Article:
Kanyashree stipends are no shield against trafficking

Experts and activists say the complex problem cannot be prevented merely by monetary handouts meant to retain girls in school

March 02, 2019 10:36 pm | Updated 10:36 pm IST - Kolkata

Fight continues:  A file photo of survivors of trafficking attending a meeting in Canning village in South 24 Parganas district of West Bengal.

Fight continues: A file photo of survivors of trafficking attending a meeting in Canning village in South 24 Parganas district of West Bengal.

Dipali, Manju and Sahanara (names changed) were all beneficiaries of West Bengal’s most talked about conditional cash transfer scheme, Kanyashree.

However, despite being beneficiaries of the scheme, which according to the State government has 56.09 lakh beneficiaries so far, these three young women were trafficked between 2016-18.

Of the three trafficking survivors, one a resident of State’s South 24 Parganas district Canning area told The Hindu that she was abducted in front of a bank in 2017 where she had gone to check whether she had received benefits under the Kanyashree.

Goranbose Gram Bikash Kendra ( GGBK), an organisation working with survivors of trafficking in South 24 Parganas, has been involved in the rescue of 21 trafficking survivors in 2018. “Of the 21 girls who were rescued, four of them were beneficiaries of Kanyashree,” Subhashree Ratptam of GGBK said.

Krishnachandrapur High School, located in South 24 Parganas Mathurapur region has about 1,700 beneficiaries of Kanayshree. Principal Chandan Maity said that of these 1,700 beneficiaries, there have been at least 50 cases, where beneficiaries have either been trafficked or married early.

Manisha Banerjee, headmistress of the Labhpur Girls High School in State’s Birbhum district, said while the situation had improved due to intervention of Kanyashree, there were still cases of girls from school going missing and being trafficked.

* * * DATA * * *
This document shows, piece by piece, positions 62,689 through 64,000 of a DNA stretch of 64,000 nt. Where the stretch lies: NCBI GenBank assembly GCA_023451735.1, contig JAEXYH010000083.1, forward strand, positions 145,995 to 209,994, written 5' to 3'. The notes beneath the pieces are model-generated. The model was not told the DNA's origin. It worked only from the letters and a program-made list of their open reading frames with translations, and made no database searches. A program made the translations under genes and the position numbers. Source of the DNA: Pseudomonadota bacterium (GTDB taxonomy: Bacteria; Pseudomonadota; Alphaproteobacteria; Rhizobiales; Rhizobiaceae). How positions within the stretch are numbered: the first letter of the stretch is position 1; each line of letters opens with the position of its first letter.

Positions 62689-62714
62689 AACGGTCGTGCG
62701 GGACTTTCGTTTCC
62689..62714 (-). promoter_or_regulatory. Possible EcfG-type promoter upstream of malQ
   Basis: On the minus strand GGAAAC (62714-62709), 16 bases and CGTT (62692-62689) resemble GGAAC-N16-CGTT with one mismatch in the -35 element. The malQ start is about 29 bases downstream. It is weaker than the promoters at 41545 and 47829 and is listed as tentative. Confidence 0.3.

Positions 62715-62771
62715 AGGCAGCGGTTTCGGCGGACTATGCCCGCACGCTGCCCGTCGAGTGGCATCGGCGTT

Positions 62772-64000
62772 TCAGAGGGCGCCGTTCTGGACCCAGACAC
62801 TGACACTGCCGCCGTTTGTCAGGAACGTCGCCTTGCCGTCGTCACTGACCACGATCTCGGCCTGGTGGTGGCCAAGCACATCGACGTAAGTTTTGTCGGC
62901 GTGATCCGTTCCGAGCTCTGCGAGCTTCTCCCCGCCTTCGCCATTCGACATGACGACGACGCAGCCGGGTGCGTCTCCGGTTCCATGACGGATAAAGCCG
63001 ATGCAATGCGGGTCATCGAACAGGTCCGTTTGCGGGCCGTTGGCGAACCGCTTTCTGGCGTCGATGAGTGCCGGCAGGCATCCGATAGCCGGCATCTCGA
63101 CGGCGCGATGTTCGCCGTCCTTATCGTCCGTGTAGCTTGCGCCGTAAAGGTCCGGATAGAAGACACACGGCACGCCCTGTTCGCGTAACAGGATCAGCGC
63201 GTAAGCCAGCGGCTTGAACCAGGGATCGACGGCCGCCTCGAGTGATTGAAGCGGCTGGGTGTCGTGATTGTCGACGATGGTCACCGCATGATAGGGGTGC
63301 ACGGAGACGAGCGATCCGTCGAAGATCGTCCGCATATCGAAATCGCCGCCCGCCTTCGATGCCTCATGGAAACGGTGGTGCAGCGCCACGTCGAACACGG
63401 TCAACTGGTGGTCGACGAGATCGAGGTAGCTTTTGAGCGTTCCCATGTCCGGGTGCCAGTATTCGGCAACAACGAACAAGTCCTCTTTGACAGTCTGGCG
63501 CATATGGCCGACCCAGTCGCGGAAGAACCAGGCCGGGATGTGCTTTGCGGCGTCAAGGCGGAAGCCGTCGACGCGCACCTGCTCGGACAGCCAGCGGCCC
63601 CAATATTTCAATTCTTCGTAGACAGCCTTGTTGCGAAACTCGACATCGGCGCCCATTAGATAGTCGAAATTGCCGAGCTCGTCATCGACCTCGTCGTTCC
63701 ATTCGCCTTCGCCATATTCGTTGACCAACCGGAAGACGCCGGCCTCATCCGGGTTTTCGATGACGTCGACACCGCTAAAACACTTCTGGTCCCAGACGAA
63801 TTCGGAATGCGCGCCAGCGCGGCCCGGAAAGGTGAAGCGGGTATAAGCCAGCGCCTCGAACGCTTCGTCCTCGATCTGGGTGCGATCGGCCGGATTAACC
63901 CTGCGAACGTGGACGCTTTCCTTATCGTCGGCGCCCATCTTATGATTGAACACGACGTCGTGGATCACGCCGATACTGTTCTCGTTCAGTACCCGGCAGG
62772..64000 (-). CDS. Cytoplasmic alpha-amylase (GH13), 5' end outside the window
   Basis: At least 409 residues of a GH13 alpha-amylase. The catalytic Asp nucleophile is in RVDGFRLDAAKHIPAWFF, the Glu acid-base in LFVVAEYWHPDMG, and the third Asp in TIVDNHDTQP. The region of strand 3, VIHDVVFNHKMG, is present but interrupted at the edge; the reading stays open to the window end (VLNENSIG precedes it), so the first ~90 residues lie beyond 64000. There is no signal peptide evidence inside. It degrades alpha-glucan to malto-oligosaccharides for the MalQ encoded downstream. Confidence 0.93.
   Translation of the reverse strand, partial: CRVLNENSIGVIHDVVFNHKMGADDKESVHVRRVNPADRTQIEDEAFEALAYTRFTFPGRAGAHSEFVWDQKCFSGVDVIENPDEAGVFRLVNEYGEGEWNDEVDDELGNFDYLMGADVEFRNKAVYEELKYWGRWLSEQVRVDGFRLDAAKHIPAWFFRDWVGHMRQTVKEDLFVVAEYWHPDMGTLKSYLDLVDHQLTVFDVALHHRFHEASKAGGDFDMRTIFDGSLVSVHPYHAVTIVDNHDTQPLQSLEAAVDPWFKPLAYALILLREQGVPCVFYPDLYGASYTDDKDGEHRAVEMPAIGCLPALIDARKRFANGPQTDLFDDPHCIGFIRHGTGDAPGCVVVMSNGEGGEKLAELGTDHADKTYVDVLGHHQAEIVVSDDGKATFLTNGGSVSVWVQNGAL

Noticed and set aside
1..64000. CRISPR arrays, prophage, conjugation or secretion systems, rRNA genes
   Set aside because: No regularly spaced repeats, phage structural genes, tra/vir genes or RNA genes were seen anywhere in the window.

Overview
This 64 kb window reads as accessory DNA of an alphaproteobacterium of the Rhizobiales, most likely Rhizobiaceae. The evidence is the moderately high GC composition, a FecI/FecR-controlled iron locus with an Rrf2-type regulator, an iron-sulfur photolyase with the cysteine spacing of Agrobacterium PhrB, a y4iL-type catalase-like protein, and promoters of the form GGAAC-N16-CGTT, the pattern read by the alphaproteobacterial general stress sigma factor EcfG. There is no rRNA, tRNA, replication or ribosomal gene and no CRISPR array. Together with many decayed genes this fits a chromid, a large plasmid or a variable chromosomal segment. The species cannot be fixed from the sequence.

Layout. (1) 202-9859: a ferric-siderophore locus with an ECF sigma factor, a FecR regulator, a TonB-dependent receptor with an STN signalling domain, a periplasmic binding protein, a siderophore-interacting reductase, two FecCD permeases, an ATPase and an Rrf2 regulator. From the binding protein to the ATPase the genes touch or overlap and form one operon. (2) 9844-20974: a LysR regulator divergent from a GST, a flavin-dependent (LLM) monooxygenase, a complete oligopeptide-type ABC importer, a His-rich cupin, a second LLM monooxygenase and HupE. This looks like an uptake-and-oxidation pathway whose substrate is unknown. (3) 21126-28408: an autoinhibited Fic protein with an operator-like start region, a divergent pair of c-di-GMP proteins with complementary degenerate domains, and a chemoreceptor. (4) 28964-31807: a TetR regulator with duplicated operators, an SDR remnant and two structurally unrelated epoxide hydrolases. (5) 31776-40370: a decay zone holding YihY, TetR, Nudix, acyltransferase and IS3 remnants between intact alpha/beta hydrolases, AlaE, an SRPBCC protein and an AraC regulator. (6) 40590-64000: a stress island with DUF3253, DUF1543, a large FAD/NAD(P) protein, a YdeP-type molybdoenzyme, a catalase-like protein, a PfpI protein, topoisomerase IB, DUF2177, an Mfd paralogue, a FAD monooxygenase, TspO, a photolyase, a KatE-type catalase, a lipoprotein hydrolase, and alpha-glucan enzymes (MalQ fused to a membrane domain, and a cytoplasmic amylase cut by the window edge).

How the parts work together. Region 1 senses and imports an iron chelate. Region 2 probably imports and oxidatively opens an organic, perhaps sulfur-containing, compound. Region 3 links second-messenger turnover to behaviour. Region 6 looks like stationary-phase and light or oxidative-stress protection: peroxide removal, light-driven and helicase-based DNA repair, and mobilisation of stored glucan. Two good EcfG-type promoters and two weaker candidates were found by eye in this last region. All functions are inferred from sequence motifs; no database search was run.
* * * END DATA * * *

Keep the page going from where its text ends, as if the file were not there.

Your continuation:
The school administered by Ms. Banerjee has 700 Kanyashree beneficiaries.

Launched in 2013, the Kanyashree scheme has two categories of benefits. Under the first category or K1 category, ₹750 is paid annually to the girls in the age group of 13 to 18; under the K2 group, a one-time grant of ₹25,000 is paid after a girl turns 18, provided that she was engaged in an academic or occupational pursuit and was unmarried.

Experts working with the non-government organisations on the issue said trafficking is a complex problem and one scheme, which provides impetus to girls to remain in school, cannot put an end to trafficking. Moreover, they also feel that under the K1 scheme the benefit of ₹750 annually is hardly a deterrent to trafficking.

Multiple schemes

Kanyashree is an overarching scheme apart from several other schemes aimed at combating trafficking.

In September 2018, West Bengal government rolled out Swayangsiddha scheme to prevent trafficking. Under the scheme (which means self reliance) complaint boxes have been installed in the schools where girls can submit any complaint of stalking or harassment faced by them or any of their friends.

Sanghamitra Ghosh, secretary of the State’s Women and Child Development department said, “These are different sectors of government working together for the same objective of empowering the girl child and preventing child marriage and trafficking. Syawangsiddha is a scheme run by the West Bengal police and is not as widespread as Kanyashree.”

Ms. Ghosh also pointed out that cases of trafficking are recorded more in West Bengal because of a robust reporting of cases relating to missing of girls. As the per NCRB data, West Bengal reports the highest number of cases. Data for 2016 shows that of the 8,132 cases in the country, 3,579 cases (around 44%) were from West Bengal.

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